Insurance - changes to personal injury discount

Published on 10/08/2017

Significant changes by The Ministry of Justice to the personal injury discount rate (PIDR) – a calculation used to determine lump sum compensation to claimants who have suffered life-changing injuries – means insurance buyers should quickly familiarise themselves with how it may affect their insurance programmes.

So what’s changed?

The PIDR change from 2.5% to minus 0.75% came into force on 20 March 2017. Following widespread criticism, the government is currently reviewing feedback from a subsequent consultation and the findings are anticipated in August. As it currently stands, the changes to the PIDR mean the cost of large personal injury claims (those with an element of future loss of earnings and care costs) are likely to increase significantly. Given the nature and risk profile of public sector insurance programmes, the changes to the PIDR are likely to have a major impact on the renewal terms that some insurers are offering for motor and casualty risks. 

Since April 2017, we’ve seen renewal terms offered to Marsh clients with increases of between 10 and 50%, even if these policies are part way through a Long Term Agreement (LTA). It’s also clear that the market is not approaching this challenge in a consistent manner; while some insurers are taking a clear and formulaic approach, others are entering into commercial negotiations, and pleasingly there are those that are standing by the LTA they had previously given.

How can you approach this?

To begin, start getting your strategy agreed now, even if your next renewal is April 2018. Also, brief your stakeholders, as significant price increases are always far from welcome. The key questions to be asking now are:

  • Current position with my LTA and potential extensions available
  • Current Premium and deductibles (motor and casualty)
  • Who are the current insurers, so you can determine their likely starting position
  • An idea of performance – i.e. before discount rate adjustment how was my programme running and what is the likelihood of upward pressure as a result of this

How to shape your strategy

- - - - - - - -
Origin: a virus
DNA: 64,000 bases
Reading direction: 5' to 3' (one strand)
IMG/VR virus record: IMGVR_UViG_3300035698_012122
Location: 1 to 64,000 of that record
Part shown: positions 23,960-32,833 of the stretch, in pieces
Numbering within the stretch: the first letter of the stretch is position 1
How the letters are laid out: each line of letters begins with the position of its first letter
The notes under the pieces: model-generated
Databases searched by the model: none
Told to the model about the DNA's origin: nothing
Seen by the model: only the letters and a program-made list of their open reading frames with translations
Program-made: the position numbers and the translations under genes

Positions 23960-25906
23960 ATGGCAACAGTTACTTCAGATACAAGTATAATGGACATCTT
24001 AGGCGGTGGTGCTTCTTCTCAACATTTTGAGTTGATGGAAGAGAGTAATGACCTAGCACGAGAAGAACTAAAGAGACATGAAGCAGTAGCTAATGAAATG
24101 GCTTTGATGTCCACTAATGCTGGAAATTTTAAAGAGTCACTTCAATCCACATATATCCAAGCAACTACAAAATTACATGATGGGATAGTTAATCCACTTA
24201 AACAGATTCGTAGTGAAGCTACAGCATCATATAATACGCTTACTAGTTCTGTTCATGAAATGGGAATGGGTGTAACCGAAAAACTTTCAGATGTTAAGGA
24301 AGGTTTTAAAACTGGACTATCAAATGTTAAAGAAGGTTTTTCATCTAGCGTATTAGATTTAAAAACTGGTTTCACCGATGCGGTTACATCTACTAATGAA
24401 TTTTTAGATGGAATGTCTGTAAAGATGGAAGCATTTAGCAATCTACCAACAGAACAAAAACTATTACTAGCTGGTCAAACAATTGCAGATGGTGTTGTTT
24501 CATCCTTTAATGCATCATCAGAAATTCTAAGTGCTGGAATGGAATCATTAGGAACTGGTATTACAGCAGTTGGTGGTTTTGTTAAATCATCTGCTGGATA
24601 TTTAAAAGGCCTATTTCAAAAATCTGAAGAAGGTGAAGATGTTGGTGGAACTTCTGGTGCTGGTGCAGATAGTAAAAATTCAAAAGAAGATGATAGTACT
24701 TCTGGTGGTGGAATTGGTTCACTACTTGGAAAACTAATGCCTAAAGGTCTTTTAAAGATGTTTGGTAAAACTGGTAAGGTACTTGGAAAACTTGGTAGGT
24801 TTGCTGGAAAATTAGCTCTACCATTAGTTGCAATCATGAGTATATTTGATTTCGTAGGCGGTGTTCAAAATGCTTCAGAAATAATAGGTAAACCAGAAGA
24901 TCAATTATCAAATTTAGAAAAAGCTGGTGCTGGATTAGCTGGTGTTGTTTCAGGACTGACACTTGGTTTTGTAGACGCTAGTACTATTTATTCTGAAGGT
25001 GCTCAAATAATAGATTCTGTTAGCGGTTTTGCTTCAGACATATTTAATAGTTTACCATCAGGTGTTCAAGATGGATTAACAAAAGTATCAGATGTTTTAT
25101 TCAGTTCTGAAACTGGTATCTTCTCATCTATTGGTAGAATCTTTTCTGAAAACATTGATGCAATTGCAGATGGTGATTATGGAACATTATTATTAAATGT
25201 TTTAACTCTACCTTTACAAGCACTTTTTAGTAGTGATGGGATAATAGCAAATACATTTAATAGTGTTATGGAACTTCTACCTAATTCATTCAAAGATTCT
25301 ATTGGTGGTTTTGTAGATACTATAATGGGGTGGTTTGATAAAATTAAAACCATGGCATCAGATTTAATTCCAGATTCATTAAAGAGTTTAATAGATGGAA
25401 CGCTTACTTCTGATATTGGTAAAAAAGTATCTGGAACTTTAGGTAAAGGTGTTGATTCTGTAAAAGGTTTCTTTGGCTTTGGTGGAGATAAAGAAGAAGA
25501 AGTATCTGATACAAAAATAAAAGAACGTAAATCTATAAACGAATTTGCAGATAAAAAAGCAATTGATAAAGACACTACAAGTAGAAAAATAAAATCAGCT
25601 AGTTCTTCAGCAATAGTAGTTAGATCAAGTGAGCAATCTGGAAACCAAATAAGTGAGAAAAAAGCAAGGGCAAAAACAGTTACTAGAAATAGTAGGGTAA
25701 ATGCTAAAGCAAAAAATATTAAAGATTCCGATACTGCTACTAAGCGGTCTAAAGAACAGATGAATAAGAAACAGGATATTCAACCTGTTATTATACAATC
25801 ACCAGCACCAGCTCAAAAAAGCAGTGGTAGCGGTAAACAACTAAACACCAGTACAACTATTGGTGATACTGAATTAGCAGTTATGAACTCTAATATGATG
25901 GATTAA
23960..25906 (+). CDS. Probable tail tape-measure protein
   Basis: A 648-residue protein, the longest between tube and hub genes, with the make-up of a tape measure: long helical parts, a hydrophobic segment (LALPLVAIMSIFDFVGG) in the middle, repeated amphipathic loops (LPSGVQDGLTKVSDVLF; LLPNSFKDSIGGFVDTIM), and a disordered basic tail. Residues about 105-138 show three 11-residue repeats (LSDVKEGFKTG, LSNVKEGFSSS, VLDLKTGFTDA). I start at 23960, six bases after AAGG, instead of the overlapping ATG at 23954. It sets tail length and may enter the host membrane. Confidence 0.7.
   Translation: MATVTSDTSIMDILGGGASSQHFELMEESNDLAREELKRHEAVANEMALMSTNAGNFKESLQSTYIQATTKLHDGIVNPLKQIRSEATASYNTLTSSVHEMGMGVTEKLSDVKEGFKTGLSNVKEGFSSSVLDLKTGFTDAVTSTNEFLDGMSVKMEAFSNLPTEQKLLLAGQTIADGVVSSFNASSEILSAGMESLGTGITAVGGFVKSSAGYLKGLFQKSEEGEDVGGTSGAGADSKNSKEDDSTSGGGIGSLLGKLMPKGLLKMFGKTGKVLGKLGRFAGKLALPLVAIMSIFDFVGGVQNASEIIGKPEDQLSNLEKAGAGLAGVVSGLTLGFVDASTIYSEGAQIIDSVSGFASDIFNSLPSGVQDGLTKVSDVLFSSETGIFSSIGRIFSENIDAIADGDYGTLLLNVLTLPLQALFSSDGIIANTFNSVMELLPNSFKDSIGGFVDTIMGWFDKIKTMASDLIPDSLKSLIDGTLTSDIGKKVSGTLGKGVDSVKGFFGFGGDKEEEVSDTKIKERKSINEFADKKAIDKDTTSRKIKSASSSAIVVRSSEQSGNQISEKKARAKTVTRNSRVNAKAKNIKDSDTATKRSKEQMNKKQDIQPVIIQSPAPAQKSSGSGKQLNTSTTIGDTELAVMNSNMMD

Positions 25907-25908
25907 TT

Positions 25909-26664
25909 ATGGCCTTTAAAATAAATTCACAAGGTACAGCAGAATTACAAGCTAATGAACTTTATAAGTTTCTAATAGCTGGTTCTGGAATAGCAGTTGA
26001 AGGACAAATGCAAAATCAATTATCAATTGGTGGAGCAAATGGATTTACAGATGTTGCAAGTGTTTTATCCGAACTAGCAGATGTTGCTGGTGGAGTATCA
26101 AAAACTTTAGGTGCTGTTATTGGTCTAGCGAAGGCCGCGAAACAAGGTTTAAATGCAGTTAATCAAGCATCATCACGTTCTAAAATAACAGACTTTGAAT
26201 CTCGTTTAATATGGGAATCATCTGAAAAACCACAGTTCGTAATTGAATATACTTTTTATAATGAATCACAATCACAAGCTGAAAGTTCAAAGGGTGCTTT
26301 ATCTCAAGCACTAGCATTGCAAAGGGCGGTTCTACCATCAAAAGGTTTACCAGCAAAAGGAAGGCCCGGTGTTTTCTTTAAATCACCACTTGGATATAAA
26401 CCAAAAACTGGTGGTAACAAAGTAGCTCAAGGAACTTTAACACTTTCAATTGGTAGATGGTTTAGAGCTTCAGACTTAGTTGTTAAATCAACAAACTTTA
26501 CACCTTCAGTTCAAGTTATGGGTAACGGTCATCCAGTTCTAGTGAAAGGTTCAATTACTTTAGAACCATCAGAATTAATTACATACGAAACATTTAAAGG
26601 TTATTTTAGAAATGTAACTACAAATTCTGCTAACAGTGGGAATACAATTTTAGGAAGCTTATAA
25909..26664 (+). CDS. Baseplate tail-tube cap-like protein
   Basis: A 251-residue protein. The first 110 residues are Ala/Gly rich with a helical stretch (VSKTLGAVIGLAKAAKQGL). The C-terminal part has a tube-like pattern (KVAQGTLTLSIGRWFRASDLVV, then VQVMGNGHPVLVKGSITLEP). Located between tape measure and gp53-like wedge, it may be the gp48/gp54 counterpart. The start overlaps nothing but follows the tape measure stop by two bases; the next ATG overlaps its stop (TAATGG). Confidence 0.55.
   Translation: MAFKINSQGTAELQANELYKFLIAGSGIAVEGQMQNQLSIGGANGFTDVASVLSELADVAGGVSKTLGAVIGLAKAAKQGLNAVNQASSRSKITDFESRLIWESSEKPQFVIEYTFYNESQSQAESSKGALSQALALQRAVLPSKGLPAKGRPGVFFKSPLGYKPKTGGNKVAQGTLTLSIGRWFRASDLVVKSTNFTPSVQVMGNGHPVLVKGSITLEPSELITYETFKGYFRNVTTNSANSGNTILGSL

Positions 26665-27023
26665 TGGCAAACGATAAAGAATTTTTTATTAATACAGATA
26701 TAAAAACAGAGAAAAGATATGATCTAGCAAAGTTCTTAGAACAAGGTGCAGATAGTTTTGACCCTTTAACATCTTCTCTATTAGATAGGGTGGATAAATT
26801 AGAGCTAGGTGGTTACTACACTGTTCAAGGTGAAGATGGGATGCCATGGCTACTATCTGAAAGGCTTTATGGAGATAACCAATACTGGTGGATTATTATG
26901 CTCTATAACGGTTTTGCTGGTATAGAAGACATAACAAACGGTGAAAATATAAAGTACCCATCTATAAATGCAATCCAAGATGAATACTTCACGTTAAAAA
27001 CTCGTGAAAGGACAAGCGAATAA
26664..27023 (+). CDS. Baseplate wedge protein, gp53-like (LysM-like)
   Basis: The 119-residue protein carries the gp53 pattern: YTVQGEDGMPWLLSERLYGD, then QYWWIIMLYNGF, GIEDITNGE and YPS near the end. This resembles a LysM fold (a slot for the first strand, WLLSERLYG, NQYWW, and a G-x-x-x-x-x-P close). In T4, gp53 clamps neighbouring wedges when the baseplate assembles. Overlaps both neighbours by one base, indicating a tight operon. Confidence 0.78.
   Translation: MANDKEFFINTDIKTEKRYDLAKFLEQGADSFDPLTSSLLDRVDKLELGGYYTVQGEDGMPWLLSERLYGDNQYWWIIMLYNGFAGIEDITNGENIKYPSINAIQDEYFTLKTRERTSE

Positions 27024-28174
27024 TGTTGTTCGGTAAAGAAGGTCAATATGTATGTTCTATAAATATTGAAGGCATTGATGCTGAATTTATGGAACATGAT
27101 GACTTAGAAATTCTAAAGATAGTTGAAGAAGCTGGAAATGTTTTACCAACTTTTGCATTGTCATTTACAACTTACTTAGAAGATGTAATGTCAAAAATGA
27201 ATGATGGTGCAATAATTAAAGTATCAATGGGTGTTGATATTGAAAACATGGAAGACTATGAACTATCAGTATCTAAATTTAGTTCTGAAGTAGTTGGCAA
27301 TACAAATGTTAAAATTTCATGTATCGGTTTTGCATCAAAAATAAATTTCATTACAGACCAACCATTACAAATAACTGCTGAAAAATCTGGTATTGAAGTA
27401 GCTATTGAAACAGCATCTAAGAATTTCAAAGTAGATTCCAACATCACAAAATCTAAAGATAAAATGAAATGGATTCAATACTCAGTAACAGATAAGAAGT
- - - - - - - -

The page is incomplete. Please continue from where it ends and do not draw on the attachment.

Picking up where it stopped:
• If this is a formulaic calculation there is no reason why insurers cannot give a clear line of sight on what this means in terms of cost well ahead of renewal
  • Consider whether you regard this action as breaking the LTA and make internal decisions about the options to sanction a tender, but:
  • Be aware that the holding market may decline to bid
  • Other markets who take the same view regarding the LTA may decline to bid
  • Any extensions of cover to allow a tender will attract premiums on the new basis and other penalties
  • Explore other deductible points to mitigate the increase
  • Enter in negotiations to extend the current term in return for a “second bite” approach, whereby increases might be structured over several year
  • Negotiate with the insurer to reconsider their initial stance based on the -0.75% rate position, on the likely expectation that the current consultation process will result in a movement back to a positive discount rate

For more information:



  • Adrian Willmott, UK Public Sector Practice Leader - 020 7357 5133
  • Mark Hudman, Propositions & Development Leader, UK & Ireland, Claims Consulting Practice - 0292 043 1000
  • Or your usual client service team contact if you’re a Marsh client

This article has been written for us by Mark Hudman from Marsh, a supplier on Lot 2 of our Insurance Services II framework (RM3731)
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